10 Edtech Trends for Students, Parents and Teachers

Edtech is short for education technology. It’s a useful term any teacher, student, or parent should know and you’ll be seeing it more and more. At this point, edtech typically covers the use of technology like tablets, apps, web tools and social media in order to improve learning. Below 10 Edtech Trends listed some of the biggest edtech trends of the modern classroom and also what’s coming soon to a classroom near you.

4 Current trends to know:

  • The usage of SMS / text messaging in the classroom. Apps like Remind are taking off and making it easier for parents, teachers, and students to communicate.
  • Leveraging social media IN the classroom. Teachers are communicating with students via Twitter like never before.
  • Free online courses are a sort of ‘Tutoring 2.0′ for many students. This includes Khan Academy, edX, Udacity, and other providers.
  • 3D printing is being used in some high schools as a way provide hands-on learning through the use of technology.

6 Upcoming Edtech trends:

  • Universities (and many other schools) are starting to embrace digital textbooks. Huge money-saving times ahead?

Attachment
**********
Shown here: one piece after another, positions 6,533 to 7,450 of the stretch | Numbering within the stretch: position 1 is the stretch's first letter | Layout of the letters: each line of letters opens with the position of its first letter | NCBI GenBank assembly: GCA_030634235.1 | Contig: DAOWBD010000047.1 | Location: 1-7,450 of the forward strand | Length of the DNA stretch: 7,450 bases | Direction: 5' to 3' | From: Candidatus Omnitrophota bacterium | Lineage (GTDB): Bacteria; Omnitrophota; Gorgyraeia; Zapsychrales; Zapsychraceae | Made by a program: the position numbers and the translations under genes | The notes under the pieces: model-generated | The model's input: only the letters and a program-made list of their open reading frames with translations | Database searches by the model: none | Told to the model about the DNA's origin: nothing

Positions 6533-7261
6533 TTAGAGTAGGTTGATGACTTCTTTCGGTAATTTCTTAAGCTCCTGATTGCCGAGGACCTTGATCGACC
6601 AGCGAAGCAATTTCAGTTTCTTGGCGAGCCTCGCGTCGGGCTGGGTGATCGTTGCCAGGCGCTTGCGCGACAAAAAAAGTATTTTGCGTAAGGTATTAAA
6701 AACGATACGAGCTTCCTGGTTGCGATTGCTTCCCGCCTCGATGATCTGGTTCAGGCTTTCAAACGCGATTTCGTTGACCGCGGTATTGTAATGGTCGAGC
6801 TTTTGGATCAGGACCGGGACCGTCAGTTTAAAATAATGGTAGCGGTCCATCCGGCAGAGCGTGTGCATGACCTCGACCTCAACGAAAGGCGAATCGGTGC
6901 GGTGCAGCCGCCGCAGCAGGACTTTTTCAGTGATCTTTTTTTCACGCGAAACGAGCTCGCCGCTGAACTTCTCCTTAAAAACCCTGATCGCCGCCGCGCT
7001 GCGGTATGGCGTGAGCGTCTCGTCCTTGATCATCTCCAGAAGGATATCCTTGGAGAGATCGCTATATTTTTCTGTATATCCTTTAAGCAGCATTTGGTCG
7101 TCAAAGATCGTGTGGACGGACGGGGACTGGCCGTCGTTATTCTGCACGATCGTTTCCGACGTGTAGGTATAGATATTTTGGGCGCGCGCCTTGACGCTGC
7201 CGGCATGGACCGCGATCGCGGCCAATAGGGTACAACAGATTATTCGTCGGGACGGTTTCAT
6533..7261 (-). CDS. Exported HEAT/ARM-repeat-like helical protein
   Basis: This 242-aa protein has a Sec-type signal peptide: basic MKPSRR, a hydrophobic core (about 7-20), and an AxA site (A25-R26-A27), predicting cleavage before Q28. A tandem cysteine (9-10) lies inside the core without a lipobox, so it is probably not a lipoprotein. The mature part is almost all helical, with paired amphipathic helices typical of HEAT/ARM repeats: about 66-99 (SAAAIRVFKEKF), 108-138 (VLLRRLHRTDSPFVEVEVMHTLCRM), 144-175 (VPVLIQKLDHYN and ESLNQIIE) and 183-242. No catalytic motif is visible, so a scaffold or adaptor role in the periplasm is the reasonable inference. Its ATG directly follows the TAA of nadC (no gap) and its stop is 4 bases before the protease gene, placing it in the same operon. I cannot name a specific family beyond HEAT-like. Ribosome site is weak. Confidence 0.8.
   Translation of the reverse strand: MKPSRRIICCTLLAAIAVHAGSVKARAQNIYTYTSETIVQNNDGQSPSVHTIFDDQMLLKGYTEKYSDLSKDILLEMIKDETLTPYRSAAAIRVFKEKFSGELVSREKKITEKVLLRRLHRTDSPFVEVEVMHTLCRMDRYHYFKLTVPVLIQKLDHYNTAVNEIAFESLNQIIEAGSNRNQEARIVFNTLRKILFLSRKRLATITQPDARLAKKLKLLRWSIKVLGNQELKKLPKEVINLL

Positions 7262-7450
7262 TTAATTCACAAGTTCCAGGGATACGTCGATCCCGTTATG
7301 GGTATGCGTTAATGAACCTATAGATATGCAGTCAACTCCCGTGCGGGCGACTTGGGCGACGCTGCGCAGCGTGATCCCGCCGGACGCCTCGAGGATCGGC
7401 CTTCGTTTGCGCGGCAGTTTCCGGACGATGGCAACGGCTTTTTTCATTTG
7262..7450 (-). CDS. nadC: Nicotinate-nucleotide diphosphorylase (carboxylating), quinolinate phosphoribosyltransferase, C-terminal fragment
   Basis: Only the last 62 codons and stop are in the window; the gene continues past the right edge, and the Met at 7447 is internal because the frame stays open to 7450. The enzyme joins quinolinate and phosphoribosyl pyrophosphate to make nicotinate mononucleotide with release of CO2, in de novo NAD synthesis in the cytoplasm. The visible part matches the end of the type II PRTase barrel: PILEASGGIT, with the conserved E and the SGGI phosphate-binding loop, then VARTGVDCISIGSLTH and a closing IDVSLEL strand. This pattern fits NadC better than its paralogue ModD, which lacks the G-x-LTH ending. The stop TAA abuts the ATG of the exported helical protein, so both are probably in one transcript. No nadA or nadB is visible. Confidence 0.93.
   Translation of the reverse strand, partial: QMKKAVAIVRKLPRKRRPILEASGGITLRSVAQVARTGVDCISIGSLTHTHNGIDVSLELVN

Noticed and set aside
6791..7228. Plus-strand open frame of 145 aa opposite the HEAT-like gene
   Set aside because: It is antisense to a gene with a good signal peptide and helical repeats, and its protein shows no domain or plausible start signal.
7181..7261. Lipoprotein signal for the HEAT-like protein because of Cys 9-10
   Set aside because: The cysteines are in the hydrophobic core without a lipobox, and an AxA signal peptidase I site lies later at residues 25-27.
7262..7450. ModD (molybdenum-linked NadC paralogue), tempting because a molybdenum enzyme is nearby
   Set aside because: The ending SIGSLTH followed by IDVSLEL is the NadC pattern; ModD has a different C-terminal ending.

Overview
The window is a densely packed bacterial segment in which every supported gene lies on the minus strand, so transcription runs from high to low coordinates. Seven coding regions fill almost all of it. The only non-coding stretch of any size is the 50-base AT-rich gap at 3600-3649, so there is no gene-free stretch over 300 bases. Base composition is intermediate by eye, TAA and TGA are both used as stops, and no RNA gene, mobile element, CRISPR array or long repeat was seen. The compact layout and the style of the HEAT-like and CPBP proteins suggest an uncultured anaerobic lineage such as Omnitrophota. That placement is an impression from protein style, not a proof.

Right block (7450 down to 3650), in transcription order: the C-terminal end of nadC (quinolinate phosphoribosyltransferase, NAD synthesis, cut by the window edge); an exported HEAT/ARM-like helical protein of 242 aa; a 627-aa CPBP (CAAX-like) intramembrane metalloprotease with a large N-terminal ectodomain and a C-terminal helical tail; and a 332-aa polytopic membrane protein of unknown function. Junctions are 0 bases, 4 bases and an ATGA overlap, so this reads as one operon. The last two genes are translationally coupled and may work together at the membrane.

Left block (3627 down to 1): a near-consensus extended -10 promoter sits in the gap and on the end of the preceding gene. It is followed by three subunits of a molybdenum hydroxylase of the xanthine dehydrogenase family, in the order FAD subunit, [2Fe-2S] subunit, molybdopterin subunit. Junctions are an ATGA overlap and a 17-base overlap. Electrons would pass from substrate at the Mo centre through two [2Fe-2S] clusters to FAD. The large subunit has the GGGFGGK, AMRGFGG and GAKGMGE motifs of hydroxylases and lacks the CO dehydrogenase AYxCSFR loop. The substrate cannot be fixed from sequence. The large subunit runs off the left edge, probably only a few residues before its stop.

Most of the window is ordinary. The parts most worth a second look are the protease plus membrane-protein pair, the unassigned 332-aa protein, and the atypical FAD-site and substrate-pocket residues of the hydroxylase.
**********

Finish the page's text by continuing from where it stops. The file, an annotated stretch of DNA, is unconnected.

• Many school counselors are able to make ‘house calls’ and keep better track of students using time management tools and communication software.
  • A new push into STEAM is happening. This is your typical STEM studies with a healthy dose of art. That’s the ‘A’ in case you were curious. It’s offering a truly varied education experience for all ages.
  • BYOD is continuing to become the biggest way for edtech to come into the classroom. Check out the Los Angeles iPad rollout to see what happens when you don’t go BYOD and opt for a more school-centric approach.
  • Google Classroom and the array of other free cloud-based tools are making it easier for schools to move important information into the cloud. Look for more free cloud-based apps and tools to pop up in the form of edtech startups.
  • Open textbooks are gaining ground in many K-12 schools in the U.S. This means students, parents, and teachers will be able to actually download, refine, and share their textbooks with ease.